How you can fact check claims about Covid-19
There’s a lot of information out there about Covid-19, but not all of it is right.
This false or misleading information can come in many forms: from viral posts on social media, to comments made by public figures, to statements printed or broadcast by journalists.
It’s vital that everyone receives clear, factual information about Covid-19. Bad information ruins lives. In situations like this, it can cause unnecessary fear and—most importantly—may lead people to ignore important advice about symptoms or avoiding infection.
We are working to fact check and correct misinformation on Covid-19. You can see our fact checks here.
But there are some things we can all do to check how likely something is to be right before you share it with family and friends.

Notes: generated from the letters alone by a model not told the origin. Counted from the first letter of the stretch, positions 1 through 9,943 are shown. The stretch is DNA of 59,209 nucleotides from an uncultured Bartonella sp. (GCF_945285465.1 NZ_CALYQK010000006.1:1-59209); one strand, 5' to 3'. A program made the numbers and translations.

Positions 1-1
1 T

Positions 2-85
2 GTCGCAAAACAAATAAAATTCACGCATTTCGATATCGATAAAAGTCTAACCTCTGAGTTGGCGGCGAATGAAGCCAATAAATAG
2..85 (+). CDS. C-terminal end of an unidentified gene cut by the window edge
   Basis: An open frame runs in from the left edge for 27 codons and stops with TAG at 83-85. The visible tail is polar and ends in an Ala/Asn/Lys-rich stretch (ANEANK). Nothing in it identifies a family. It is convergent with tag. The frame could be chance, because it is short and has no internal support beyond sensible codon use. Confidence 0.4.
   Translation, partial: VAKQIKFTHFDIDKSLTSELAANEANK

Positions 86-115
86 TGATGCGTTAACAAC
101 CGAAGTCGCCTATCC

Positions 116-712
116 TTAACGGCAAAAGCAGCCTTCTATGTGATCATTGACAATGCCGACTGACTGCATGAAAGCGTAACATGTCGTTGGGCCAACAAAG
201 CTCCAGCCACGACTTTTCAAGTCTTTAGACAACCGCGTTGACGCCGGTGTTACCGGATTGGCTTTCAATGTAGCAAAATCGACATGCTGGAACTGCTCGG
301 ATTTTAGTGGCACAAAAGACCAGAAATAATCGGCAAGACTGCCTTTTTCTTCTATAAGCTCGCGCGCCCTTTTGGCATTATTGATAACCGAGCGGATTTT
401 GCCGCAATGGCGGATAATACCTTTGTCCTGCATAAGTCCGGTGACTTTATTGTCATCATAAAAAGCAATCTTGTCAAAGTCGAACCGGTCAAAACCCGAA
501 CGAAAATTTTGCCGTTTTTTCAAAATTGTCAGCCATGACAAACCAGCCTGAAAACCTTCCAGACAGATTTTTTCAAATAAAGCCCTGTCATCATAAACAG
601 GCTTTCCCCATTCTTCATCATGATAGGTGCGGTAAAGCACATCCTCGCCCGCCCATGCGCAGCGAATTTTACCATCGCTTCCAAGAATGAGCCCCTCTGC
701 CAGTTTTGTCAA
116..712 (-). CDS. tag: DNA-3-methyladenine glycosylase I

Honesty in public debate matters
You can help us take action – and get our regular free email
Where is the information from?
Be wary of anonymous sources
Lots of misleading information we’ve seen circulating claims to originate from an anonymous source. This could be “a friend’s uncle” or “a friend in parliament” or someone just called “Dr Tim”.
It’s true that sometimes people have good reasons to share information anonymously. But when you don’t know who the source really is, it makes it a lot harder to verify if it’s true or false. If there isn’t a named source to the information, think twice before sharing it.
A trusted source is your safest option